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Frequent user July 2021 Ontario

Why are venues increasing their prices?

Tina, on May 26, 2020 at 09:27 Posted in Plan a wedding 0 6

I've seen a number of posts complaining about vendors increasing prices for postponing to next year, particularly venues. I just wanted to make a post highlighting some of the potential reasons why venues may be increasing their prices.

Note: I'm not a vendor. I run a non wedding-related venue (theatre space) and have spent many years working for restaurants. I think I have an interesting perspective wrt serving food and managing space.

First, the extra costs of just running a space. We're planning to add at least six sanitization stations in our two theatres, which will include: a small table, hand sanitizer, kleenex and a garbage bin with a liner and lid. Cleaning services will need to increase, and all cleaning staff will have PPE. This will include: masks, face shields, gloves, and coveralls. It's the employer's responsibility to provide this stuff. In addition to the costs of sanitization stations and additional PPE for cleaning staff, chances are venues will also need additional staff to ensure physical distancing is being respected. This is just the beginning of what venues will have to do.

We will need to purchase UV sanitizers (at a few hundred dollars each) or steamers to clean all our seats. When a venue may have to do this 2-3 times per weekend, it adds a huge amount of staff hours. UV sanitizers take 2-3 minutes per area and if you have to do a few hundred chairs between events, that's a LOT of time spent.

For food service, it gets even more complicated. If you're planning a buffet or family-style, I suggest you revisit your plans. These options are cheaper because guests share food service items - serving spoons, tongs, etc. No more hors d'oeuvres stations - they'll all likely have to be passed, with the servers placing the food item on each guest's plate/napkin. This will require more serving staff. Self-serve punch? Nope. (There's a video out there from Japan showing 10 people at a buffet where they used UV paint to show how many people got "germs" on them after 30 minutes. It was enlightening.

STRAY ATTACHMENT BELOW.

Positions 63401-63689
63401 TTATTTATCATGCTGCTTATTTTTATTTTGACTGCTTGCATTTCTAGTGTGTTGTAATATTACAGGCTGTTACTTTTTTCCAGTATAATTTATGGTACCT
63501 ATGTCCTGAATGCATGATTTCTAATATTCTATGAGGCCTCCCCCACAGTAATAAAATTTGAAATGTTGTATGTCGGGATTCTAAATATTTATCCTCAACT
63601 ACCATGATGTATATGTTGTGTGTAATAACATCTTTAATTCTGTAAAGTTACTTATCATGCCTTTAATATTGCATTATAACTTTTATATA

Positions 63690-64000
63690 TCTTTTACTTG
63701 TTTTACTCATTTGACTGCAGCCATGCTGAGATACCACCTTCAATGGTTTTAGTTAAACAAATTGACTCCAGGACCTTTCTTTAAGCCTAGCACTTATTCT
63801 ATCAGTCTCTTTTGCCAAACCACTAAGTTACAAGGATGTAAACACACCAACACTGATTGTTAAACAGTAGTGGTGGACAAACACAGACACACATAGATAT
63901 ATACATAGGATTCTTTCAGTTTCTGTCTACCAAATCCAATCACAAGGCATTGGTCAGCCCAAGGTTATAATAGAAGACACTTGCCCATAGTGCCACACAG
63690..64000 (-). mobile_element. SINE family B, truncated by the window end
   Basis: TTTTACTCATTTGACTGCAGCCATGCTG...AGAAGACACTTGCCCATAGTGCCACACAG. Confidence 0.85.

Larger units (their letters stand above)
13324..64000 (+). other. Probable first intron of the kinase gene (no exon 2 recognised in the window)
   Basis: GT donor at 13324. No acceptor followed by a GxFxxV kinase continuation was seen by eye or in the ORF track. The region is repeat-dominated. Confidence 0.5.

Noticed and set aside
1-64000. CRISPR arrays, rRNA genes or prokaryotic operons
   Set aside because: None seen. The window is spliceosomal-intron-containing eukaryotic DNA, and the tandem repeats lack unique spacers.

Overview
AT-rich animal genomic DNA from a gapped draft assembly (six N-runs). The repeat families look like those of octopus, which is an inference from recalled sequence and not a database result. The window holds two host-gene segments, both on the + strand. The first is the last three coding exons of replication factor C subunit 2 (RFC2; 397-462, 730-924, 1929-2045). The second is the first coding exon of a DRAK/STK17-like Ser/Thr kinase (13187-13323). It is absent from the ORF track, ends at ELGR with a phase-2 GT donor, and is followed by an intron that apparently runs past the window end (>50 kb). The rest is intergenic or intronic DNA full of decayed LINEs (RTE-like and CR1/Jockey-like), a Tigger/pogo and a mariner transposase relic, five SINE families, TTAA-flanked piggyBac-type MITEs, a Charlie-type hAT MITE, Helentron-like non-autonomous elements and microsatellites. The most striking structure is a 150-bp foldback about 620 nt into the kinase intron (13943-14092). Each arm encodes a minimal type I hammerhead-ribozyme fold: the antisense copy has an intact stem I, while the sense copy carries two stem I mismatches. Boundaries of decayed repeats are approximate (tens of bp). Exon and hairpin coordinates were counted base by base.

Dishwashing. This is something no one ever thinks about. Have you ever been in a restaurant's dish washing area? Spray is EVERYWHERE! I'm not sure how restaurants and food venues are going to deal with it, but it's a major problem when trying to limit the amount of germs flying through the air. It's possible that dishware and flatware will all be disposable ($&dollarSmiley winking.

Food costs are DEFINITELY going to go up. There are already shortages and I'm not sure how much worse it's going to get. This is an excellent article by a Calgary brew pub on the challenges of a restaurant opening: (it's kinda long, but worth the read).

Now, I'm not trying to be alarmist, but I am pragmatic. "Hope for the best and plan for the worst" kind of thinking. Venues are trying to set their pricing rapidly with EXTREMELY limited information. Think about how much things have changed just in the past couple of months. Now try to plan for a year from now without losing money on every contract. Now do that while knowing that you're not going to make any money this year. No, it's not the couple's fault that everything's gone haywire, but nor is it the vendor's fault. And I'm not saying there aren't vendors out there who aren't treating their clients badly, because there are. I guess I just made this post to offer a bit of insight that your average bride and groom might not know about. Thanks for coming to my TED talk Smiley smile


Latest activity by Tina, on June 13, 2020 at 21:41
  • Tina
    Frequent user July 2021 Ontario
    Tina ·
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    And it's the venue's fault they lost the ENTIRETY of their annual revenue?

    How much money do you think venues actually make? Most of these companies aren't multi-million dollar businesses. They're family-owned small-businesses, like your florist or photographer, or planner. These are real people who are trying to salvage what they can of their livelihood. Your response is entirely lacking in empathy and is focused on you, alone.

    If you're talking about a Mariott Hotel or something, then I can see your perspective. But many venues aren't and it's those that I was speaking about. I'm sorry if it wasn't clear.